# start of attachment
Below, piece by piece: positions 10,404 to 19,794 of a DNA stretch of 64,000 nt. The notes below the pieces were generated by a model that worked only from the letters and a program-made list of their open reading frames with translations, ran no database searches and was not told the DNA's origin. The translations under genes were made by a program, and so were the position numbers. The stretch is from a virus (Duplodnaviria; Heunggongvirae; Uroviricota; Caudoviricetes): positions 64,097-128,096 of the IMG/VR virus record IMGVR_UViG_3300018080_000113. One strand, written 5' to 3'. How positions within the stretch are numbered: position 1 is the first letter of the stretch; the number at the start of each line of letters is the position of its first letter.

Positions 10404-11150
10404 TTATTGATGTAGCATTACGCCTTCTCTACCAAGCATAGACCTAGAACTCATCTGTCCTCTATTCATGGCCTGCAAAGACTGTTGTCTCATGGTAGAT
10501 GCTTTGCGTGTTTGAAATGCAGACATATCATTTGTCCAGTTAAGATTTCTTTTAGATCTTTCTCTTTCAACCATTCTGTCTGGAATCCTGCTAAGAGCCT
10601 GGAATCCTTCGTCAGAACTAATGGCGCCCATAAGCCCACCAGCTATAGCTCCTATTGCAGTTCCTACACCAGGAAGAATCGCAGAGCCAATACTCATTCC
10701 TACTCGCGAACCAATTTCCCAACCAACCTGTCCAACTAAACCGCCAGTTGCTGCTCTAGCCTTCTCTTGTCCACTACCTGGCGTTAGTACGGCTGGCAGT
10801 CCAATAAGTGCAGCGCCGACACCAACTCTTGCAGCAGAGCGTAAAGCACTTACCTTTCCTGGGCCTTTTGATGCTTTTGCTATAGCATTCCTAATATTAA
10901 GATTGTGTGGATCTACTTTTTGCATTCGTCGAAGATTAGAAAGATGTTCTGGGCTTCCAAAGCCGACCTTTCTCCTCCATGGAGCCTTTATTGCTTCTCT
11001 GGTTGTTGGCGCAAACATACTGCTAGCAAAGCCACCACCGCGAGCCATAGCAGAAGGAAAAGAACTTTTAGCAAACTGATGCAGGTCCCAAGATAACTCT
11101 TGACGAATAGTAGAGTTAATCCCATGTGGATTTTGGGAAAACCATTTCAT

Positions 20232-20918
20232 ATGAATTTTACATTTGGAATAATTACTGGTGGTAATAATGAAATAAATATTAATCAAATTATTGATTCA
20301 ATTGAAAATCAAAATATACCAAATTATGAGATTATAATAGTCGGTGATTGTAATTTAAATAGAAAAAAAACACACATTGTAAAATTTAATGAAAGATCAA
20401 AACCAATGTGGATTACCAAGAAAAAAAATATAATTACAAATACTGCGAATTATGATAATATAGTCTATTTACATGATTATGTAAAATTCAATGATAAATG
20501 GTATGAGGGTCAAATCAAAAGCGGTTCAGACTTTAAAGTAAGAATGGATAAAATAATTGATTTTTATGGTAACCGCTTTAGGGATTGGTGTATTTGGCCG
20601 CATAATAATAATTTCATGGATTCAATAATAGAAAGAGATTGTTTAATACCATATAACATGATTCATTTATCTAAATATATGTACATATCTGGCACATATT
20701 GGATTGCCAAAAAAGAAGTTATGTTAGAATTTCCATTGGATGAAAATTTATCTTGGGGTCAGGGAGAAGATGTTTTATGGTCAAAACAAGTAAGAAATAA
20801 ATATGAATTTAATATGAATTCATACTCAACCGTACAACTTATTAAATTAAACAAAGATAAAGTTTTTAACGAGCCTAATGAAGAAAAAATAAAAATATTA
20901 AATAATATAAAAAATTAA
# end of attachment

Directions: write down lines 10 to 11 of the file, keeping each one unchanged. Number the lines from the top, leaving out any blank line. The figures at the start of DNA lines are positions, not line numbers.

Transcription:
11101 TGACGAATAGTAGAGTTAATCCCATGTGGATTTTGGGAAAACCATTTCAT

Positions 20232-20918